The BEST film award went to VINICUS, by Miguel Faria Jr. a documentary with epic newsreel and performance shots of various top musicians like Toquino, Antonio Carlos Jobim, Caetano Veloso, Chico Buarque relating as well as performing the exceptionally beautiful and fresh very first Bossa Nova compositions of legendary Vicius de Moraes, one of the popes and precursors of that important national music., who also managed to be a diplomat and wed 9 times during his life.

Among the younger generation, female director Tata Amoral, paints the odyssey of 4 women trying to succeed with their hip-hop ensemble in a male-dominated environment. in her feature ANTONIA (name of the group). Soon dwindling down to 2 singers, it was a good try even though an attempt to impose hip-hop in a country which has produced such unmatched beautiful sounds like bossa nova and somba, seems to be a lost cause to begin with :).

Noted filmmaker Karim Ainouz also focuses on the Brazilian woman, in this case, sexy chick Hermila, in her early twenties who leaves expensive Sao Paolo with a baby in tow and her husband soon supposed to follow, back to the provinces, to live with her grandma. It isn't long before she realizes her husband has ditched her and won't come and secondly, her irresistable attraction to men, which she starts cashing in on like mad, offering ' a night in paradise with me ' in order to make more money than usual in order to travel on. One can regret however, this idealisation of the leading actress' status, which in no clear terms, is mere prostitution. The statuesque, attractive actress, Hermila, Guedes, also present, was awarded BEST ACTRESS prize.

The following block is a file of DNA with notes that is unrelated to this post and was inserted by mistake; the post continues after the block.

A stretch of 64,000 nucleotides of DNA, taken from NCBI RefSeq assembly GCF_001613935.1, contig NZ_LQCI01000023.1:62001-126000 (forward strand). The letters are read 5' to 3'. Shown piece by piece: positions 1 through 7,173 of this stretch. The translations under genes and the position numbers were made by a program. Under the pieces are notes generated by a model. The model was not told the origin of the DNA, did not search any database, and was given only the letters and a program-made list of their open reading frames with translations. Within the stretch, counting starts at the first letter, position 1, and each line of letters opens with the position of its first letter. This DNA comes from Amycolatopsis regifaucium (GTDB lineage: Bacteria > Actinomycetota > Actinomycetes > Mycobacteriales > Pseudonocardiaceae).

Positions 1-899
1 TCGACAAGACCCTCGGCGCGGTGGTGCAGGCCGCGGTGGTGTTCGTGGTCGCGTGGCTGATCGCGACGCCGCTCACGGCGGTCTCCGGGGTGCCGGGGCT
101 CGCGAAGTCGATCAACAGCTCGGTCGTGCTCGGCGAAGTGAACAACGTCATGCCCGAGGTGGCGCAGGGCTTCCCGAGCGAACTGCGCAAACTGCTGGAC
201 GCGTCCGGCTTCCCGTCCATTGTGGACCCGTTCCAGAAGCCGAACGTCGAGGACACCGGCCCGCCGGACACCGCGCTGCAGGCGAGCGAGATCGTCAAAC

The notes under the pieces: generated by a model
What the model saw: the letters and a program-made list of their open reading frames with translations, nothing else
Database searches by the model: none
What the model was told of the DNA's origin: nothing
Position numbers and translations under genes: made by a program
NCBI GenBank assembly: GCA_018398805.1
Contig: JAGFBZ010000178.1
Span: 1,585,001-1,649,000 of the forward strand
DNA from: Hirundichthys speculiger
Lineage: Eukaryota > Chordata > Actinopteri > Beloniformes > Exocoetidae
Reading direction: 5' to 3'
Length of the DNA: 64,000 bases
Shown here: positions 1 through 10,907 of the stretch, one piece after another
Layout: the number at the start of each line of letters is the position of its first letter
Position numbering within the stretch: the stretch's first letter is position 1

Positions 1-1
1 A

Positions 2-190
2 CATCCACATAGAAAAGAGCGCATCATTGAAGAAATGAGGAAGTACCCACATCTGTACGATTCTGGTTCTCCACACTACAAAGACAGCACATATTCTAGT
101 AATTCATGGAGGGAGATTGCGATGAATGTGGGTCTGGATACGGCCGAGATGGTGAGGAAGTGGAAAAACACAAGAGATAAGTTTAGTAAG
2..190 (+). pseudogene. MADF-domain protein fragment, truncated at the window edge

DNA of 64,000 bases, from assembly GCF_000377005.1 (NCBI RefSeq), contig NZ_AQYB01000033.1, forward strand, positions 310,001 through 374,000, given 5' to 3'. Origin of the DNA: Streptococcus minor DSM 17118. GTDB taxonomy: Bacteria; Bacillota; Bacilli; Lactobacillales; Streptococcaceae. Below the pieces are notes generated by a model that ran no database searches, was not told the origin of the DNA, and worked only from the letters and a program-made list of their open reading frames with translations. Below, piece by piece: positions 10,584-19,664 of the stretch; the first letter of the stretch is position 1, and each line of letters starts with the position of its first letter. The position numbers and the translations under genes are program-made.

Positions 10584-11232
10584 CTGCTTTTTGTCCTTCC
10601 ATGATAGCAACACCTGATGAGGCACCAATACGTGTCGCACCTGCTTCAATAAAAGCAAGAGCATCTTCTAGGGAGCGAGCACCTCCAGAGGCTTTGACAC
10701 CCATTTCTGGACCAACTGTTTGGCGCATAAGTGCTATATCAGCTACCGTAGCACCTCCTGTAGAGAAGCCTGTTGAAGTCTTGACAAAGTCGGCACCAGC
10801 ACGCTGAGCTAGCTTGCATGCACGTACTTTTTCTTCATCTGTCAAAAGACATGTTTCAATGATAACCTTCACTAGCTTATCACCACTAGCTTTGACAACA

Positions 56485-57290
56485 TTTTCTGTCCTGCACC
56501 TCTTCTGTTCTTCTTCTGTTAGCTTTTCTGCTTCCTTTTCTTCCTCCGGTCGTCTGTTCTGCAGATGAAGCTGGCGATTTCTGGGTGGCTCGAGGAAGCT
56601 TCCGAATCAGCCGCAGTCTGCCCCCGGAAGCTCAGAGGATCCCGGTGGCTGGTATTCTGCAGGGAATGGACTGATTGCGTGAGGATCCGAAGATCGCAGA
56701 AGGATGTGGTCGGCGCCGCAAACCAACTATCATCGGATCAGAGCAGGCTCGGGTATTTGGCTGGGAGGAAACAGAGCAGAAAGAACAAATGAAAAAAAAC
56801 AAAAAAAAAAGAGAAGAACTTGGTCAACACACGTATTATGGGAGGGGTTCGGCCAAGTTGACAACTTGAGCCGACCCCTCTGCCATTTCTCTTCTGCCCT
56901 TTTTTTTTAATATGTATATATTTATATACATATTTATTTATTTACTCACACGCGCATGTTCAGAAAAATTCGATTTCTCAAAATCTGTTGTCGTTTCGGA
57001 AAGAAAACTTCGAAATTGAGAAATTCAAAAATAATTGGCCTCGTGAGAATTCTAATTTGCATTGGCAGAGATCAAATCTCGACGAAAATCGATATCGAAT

In a completely different vein of topics, perhaps the most original work was young Heitor Dhalia's THE ODOUR OF THE SIPHON. In his 70's design loft second-hand pawn shop, wacky Lourenco, (Selton Mello), increasingly plays the 'big man', buying and refusing junk for cash and later for other services. At the same time, his Freudian obsession with the perfect female 'behind' wrecks his marriage plans, his professionality and fair play, while concurrently the pesticential smell of his leaking toilet and sewers swells as his ego goes up.Completely overriden by the power of money, the tables turn on him to utter chaos. Some similarities can be seen to Jim Carrey, although this Brazilian counterpart is not quite as sadistic.

Informal discussions with representatives of each feature nicely capped the interesting program.

Next week, from May 2 through 8th, we will take you to the Brazilian documentary contest will be held at the Latina Theatre, near Paris' City Hall. Até Logo !


Helen Dobrensky,












Helen

Manager International Press Relations
Email:helen@digitfilms.com